One disadvantage of this design is that there’s no built-in display. However, the Canon Mini Cam App can give you a live feed of what your camera is filming. Alternatively, for quick and dirty snapshots, you can use the opening in the carabineer as a viewfinder. It’s not perfect, but it’s good enough to get the job done in a snap.
Image and Video Quality
Of course, even the most well-built camera isn’t going to do you much good if the picture quality is sub-par. So how does the Ivy Rec stack up?
For still pictures, it snaps 13 megapixel images. This measurement can be confusing to people who aren’t obsessed with cameras, because for any other purpose we would usually measure image quality by resolution. In this case, 13 megapixels works out to a resolution of 4,128 x 3,096 pixels. That’s slightly better than 4K, which means the image won’t just look good on a screen; it will also work well for large, high-quality prints. To put it another way, 13 megapixels is the same resolution as the Samsung Galaxy S7.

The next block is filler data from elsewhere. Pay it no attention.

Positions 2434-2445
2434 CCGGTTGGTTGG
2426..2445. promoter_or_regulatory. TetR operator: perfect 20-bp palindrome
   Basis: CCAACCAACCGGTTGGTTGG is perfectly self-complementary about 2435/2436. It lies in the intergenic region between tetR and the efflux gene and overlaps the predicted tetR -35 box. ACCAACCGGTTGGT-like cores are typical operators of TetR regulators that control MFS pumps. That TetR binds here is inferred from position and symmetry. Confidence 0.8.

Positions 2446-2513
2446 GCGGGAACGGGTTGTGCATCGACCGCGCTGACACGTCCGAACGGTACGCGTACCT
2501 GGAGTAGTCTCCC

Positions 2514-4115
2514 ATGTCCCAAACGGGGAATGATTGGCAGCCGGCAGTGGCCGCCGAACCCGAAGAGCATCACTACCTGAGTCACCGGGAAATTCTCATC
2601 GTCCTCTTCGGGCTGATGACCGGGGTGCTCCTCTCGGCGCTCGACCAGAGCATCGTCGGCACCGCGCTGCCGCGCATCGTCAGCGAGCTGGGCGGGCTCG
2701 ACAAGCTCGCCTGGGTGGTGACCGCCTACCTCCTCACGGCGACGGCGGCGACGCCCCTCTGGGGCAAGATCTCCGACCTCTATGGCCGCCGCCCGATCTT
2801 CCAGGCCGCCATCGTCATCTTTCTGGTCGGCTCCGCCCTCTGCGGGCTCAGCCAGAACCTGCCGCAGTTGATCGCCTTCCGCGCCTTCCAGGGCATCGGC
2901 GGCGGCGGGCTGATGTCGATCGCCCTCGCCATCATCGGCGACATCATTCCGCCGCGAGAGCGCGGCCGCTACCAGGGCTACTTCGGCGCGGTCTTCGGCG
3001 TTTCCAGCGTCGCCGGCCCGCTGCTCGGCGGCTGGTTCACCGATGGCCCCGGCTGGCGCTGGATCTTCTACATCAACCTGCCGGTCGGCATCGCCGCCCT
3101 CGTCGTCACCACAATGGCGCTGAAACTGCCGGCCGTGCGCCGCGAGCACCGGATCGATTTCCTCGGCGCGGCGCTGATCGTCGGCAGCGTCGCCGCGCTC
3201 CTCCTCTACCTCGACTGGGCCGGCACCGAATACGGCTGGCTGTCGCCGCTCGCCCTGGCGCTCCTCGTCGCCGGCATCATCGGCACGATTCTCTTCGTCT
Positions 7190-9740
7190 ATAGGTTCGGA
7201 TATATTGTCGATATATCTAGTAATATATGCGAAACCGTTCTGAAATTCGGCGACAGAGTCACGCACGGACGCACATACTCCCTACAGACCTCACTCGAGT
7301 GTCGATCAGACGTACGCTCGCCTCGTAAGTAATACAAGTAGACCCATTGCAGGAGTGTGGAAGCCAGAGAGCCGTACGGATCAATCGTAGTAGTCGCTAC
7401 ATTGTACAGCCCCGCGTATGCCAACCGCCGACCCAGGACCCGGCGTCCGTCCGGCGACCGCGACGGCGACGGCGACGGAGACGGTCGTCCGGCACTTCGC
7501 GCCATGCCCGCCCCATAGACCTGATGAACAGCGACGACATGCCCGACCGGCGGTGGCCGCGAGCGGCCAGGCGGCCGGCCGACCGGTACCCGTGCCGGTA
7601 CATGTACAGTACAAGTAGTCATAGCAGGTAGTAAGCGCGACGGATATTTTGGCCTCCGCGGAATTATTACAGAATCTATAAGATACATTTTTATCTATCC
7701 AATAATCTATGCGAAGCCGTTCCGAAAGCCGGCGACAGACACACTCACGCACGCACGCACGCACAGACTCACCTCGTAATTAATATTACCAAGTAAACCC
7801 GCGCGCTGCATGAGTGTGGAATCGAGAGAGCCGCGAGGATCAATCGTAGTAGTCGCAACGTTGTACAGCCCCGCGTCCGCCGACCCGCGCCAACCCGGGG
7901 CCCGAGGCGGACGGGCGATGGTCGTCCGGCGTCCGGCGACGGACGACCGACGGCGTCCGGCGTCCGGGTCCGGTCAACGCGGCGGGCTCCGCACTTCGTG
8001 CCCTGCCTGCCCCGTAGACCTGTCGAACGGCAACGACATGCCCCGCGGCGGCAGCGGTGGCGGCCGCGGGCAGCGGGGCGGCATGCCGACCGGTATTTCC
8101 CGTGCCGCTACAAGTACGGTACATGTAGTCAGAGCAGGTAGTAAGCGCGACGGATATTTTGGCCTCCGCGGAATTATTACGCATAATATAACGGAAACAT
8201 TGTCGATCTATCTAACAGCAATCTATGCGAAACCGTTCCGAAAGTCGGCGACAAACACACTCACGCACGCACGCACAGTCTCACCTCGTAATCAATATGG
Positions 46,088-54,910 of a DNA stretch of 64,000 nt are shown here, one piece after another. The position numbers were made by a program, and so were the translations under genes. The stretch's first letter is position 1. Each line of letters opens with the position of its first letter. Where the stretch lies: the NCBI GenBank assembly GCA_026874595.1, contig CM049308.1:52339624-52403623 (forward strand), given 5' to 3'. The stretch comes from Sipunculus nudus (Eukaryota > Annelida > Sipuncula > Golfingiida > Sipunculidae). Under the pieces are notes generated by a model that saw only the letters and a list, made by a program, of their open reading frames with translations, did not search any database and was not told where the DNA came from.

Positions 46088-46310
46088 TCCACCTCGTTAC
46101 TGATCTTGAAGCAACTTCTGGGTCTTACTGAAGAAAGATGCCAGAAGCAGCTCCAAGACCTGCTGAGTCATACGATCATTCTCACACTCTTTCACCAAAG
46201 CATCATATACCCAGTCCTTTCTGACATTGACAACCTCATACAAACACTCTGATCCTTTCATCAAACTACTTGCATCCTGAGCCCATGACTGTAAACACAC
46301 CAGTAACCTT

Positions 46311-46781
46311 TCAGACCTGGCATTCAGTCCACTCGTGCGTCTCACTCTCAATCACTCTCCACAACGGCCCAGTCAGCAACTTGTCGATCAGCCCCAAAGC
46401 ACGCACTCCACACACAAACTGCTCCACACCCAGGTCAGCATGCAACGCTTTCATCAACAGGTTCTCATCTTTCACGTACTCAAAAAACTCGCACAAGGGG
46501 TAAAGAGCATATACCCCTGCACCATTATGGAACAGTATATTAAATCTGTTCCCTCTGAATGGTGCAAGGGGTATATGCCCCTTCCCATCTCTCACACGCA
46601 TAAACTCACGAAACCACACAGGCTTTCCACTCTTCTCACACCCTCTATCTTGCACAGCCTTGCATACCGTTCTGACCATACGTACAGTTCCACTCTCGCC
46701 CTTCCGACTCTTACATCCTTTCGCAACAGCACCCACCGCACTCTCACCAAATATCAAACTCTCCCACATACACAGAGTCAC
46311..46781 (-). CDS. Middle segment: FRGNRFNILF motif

But resolution isn’t the only thing that matters when you’re judging the image quality of a digital camera. Rich, true-to-life colors are also important, and this is where a quality digital camera can really shine when compared to a smartphone camera. Essentially, each pixel requires a separate light sensor. The smaller the sensor for each pixel, the less vibrancy and accuracy you’ll see. Since modern smartphones are essentially small computers, they require a lot of space for chips and other electronics that a camera doesn’t need. As a result, the light sensors in smartphone cameras are smaller than on a dedicated digital camera. The Canon Ivy is able to produce gorgeous, vivid color that will be noticeably more true to life than your iPhone or Android camera.